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Latin GSD Lecture Series: What’s Next? Lessons from Latinamerica after the Venice Biennale


The goal of the Latin GSD student organization is to spread the discussion of topics that are currently relevant to design, landscape, urban design and planning disciplines in Latin American Countries. And of course, to promote the integration between people interested in Latin America.

Building on this premise, this event is the second of a series of lectures where we want to discuss and ask the curators of the Latin-American pavilions what are the lessons learned after this unique event and how this pavilions respond to Alejandro Aravena’s call for innovation in times of scarcity. With this in mind, we invited Pablo to talk about the Mexican Pavilion and explore the social agency of design in contested territories. Especially in this political times, we find fundamental to discuss about our responsibility as designers and our accountability in the built environment.
 
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Pablo Landa. Photo by Rubén Segovia.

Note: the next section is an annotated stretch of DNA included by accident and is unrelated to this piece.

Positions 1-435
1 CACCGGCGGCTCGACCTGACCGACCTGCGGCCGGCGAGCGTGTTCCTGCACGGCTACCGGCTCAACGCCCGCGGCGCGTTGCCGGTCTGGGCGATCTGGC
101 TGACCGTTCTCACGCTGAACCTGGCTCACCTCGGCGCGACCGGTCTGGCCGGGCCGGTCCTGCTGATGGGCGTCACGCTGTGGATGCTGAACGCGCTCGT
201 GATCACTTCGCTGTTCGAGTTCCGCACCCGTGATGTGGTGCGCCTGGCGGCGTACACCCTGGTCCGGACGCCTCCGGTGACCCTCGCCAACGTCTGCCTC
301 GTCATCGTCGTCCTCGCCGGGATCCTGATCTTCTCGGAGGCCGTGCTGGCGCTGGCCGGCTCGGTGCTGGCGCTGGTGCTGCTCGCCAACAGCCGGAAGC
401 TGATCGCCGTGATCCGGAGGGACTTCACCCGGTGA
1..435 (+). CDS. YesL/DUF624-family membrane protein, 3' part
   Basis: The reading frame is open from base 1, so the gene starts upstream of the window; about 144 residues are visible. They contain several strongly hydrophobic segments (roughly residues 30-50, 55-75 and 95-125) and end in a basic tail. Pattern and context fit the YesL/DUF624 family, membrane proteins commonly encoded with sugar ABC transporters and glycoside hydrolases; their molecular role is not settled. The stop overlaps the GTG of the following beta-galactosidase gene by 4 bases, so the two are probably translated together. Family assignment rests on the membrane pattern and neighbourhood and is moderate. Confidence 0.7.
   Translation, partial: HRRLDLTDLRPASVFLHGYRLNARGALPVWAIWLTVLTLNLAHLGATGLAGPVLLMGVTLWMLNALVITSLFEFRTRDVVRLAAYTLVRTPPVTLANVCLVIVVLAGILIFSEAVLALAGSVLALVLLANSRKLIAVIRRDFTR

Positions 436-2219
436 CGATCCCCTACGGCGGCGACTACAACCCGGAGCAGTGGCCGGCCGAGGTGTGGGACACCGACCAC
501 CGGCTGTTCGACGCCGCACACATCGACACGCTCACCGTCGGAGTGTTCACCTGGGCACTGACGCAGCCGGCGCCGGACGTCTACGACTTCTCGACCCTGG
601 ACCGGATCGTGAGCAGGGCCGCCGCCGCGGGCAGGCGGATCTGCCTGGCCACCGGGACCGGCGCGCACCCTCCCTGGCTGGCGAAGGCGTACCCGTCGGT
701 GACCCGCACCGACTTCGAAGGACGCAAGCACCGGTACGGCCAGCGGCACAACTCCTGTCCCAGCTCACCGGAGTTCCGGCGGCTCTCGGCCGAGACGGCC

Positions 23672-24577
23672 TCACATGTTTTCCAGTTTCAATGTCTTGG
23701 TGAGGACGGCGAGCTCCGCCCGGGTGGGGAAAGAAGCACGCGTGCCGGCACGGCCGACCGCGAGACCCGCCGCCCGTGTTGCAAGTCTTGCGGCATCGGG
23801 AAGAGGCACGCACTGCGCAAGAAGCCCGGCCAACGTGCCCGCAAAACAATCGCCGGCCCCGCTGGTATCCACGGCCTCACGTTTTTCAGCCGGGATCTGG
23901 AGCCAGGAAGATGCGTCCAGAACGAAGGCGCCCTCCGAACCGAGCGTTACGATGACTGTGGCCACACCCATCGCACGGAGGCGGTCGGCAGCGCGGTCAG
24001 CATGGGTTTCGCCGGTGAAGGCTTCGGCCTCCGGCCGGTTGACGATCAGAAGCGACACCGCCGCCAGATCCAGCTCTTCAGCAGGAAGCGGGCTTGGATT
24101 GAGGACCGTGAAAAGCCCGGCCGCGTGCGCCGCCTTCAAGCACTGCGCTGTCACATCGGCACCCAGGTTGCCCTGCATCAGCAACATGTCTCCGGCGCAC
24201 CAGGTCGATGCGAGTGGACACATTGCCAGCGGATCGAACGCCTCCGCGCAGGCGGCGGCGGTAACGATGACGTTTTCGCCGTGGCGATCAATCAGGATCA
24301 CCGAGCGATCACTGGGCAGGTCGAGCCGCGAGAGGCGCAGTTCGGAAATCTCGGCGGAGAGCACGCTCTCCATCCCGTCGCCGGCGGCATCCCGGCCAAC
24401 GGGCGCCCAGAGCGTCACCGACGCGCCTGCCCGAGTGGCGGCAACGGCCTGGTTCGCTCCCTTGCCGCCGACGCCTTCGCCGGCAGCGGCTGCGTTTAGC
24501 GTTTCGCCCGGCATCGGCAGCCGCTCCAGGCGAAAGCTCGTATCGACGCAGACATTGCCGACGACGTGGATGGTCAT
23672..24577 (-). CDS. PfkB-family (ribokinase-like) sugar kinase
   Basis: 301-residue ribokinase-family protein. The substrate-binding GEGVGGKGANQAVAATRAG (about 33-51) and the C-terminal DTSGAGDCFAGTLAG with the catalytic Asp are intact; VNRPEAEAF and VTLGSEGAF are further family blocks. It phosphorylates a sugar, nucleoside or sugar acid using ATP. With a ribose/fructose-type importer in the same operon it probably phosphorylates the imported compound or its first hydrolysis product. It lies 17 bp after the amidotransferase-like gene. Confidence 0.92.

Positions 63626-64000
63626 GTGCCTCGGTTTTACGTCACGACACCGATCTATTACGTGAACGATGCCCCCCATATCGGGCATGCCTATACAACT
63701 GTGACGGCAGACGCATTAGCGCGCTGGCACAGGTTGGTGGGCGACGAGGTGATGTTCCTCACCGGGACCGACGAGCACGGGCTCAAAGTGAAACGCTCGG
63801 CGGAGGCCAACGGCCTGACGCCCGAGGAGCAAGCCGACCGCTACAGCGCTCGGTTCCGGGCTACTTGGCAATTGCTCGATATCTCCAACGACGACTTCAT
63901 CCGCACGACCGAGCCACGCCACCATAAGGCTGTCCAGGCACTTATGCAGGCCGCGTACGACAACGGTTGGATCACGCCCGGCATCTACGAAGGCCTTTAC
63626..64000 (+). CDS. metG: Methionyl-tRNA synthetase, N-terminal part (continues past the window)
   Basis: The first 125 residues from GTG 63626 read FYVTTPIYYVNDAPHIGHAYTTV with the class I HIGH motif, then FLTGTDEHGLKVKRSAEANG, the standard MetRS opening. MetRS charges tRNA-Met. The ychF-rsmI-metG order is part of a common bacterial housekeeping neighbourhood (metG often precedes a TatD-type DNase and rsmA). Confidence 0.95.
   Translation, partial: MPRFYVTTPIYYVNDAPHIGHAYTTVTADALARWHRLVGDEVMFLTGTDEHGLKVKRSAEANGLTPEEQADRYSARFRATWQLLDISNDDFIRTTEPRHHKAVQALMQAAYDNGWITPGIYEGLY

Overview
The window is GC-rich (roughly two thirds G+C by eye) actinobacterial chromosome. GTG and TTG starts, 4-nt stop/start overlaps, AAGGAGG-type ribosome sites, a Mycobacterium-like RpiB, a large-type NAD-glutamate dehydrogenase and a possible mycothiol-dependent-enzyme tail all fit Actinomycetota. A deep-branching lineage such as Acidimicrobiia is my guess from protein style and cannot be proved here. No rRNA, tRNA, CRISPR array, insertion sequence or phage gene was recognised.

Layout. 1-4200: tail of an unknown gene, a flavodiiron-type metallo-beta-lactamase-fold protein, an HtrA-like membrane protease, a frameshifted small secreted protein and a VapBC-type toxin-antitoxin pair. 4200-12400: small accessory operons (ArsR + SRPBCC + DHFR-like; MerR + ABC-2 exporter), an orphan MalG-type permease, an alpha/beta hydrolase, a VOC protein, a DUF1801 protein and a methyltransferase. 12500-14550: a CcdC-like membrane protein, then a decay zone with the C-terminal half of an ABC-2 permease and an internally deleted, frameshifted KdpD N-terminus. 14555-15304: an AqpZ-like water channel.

About Pablo Landa

Pablo Landa is a PhD candidate in Princeton’s Anthropology Department and a Postdoctoral Research Associate in the Woodrow Wilson School. His dissertation examines the relation among planning, statecraft, memory and everyday life in Unidad Santa Fe, a modernist housing project in Mexico City. As part of his dissertation research, Pablo coordinated the transformation of documents kept by the family of Mario Pani into an archive, which was deposited in the Tec de Monterrey in 2012. Pablo also curated the retrospective Mario Pani, architecture in process for Monterrey’s Contemporary Art Museum (MARCO, 2014) and edited the exhibition’s catalogue
 
 

About the Pavilion
The pavilion is built around a principal axis of historic manuals. The manuals, and the work connected to them, shifts the focus from architecture’s common perception of unique authors and stand-alone works. These manuals provide the knowledge for self-determination, allowing communities to build their own environments and asking what modern instruments or technologies can further bring the public into architecture.